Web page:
Don’t Spectre-late: Our Spectre and Meltdown Scorecard
Category : Pulse Secure
Early January 2018 was unlike any other – I’m not referring to the spectacular snowfall that blanketed the Algerian Sahara or the rare super blood red moon that got us all peeking into the open sky. Rather, there was another event that took the masses by surprise, the discovery of critical design flaws in processors from leading chipmakers that could let attackers access sensitive information. The fact that there is a good chance this blog is being viewed on a computer that was affected by Spectre or Meltdown is unnerving. At the very core, these exploit a flaw in the concept of branch prediction or speculative execution within CPUs.
The idea of speculative execution has been around for several decades – as an analogy, the barista (CPU) at my favorite coffee shop predicts that my order (a machine instruction) would not change and keeps my cappuccino ready (loads the instruction into memory) – I walk in each day, improving my experience and maintaining a faster customer churn rate. All this is great until the day I decide to order a double latte (instruction prediction fails.) The unconsumed cappuccino (loaded instruction) gets thrown (is swapped out) which then presents a source of information leak to a bad actor. My grande password just got stolen from memory. Not desirable.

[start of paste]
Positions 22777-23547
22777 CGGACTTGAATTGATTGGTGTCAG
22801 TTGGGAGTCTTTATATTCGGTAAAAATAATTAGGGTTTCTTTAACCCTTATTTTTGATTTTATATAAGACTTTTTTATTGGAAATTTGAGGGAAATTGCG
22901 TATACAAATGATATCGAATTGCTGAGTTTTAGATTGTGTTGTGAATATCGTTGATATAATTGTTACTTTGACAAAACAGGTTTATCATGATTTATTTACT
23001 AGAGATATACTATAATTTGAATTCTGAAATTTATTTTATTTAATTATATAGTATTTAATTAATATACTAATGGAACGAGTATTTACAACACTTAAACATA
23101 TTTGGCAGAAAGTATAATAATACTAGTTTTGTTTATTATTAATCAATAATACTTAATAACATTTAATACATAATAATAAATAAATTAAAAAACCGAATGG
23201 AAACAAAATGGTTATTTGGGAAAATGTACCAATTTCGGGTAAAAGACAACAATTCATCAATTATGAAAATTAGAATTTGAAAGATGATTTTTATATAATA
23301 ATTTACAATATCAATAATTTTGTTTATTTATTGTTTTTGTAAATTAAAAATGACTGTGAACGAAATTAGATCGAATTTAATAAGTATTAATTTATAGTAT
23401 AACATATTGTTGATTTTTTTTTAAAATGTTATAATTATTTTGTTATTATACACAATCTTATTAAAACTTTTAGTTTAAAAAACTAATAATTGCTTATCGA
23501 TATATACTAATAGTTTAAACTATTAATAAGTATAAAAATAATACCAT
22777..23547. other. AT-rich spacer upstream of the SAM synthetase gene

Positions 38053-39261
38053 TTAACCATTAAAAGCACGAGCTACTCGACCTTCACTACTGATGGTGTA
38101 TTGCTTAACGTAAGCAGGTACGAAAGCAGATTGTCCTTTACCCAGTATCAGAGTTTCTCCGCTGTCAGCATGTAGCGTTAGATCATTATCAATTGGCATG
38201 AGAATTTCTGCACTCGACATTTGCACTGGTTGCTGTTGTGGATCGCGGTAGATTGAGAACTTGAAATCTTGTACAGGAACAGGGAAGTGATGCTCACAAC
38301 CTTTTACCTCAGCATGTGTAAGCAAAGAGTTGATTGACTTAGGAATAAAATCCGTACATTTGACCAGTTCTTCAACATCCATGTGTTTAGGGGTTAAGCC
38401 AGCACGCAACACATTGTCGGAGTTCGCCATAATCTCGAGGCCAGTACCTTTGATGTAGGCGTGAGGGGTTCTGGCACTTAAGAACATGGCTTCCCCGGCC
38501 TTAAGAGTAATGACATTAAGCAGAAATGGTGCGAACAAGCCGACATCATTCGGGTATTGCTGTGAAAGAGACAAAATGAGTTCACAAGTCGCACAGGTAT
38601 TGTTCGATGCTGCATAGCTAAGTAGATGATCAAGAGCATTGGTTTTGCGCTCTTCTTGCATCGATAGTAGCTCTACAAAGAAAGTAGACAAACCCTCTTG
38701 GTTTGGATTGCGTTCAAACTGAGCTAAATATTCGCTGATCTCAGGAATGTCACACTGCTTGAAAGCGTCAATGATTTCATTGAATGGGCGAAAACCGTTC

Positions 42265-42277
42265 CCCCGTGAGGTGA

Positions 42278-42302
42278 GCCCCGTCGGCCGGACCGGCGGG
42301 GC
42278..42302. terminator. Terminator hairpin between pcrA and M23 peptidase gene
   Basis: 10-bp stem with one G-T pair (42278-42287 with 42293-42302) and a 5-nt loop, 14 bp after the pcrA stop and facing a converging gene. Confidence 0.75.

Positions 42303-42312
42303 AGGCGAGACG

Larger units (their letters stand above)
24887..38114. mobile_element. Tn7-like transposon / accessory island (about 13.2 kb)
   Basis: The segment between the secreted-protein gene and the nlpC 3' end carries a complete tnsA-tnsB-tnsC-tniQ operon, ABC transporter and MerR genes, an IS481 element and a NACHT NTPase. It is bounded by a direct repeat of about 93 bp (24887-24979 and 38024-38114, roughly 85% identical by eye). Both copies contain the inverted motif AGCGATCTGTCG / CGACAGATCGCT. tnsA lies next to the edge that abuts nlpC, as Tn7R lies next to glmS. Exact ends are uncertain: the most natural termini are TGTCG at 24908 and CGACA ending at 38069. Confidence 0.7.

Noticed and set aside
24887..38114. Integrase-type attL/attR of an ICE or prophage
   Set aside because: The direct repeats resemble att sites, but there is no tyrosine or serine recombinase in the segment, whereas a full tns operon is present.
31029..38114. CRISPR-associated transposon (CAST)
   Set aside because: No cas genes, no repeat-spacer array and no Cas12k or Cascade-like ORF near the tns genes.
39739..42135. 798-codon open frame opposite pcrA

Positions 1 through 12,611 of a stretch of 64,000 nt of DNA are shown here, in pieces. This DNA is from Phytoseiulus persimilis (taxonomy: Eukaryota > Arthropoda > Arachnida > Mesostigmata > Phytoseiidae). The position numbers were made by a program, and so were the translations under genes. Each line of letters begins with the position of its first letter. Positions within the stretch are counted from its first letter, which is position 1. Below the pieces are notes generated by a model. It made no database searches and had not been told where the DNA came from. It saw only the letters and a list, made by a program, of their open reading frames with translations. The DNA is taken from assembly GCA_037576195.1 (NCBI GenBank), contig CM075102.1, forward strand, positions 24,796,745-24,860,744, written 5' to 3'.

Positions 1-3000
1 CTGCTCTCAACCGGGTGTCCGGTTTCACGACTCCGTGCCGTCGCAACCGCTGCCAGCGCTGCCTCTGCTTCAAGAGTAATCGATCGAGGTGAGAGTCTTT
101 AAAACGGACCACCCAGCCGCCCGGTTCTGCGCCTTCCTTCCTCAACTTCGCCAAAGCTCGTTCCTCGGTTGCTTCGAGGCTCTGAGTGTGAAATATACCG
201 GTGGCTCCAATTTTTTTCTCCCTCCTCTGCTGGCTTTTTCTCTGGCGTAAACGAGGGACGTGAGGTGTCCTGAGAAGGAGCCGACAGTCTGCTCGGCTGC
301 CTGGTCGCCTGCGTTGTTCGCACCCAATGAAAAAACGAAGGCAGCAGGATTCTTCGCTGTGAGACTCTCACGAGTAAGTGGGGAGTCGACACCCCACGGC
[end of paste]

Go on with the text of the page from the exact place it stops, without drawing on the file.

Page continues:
While we all agree that vulnerabilities will not all be known ahead of time (underscored by the dormant nature of Meltdown and Spectre for decades), the bottom line is that Enterprises must prepare themselves to react predictability to the unpredictable. Pulse Secure’s PSIRT and Customer Success teams did exactly that. Within a few hours, we published a Knowledge Base(KB) and placed alerts on our Customer Support Portal to inform customers of the potential impact of these vulnerabilities to their Pulse Secure Access deployment. With our global cross-functional teams working around the clock, it took less than 72 hours to provide guidance on Pulse Secure products and the required fixes across applicable products.
Generally speaking, should we be concerned? Perhaps. Clearly not every impacted CPU in the world has been replaced with a fix. It’s accurate to say that software patches have largely taken care of plugging holes in systems, but in a world where devices and people are interconnected like never before, information loss is ever more pervasive. None of this should deter us from facing future challenges though. We at Pulse Secure believe Security is not only about Control, but about Access and having the right policies in place. As the ancient saying goes “may we live in interesting times”. Well, it is time for my next cappuccino and I know my barista has it ready – I won’t surprise her.
Author: Ajay Bharadwaj and Anselm Kia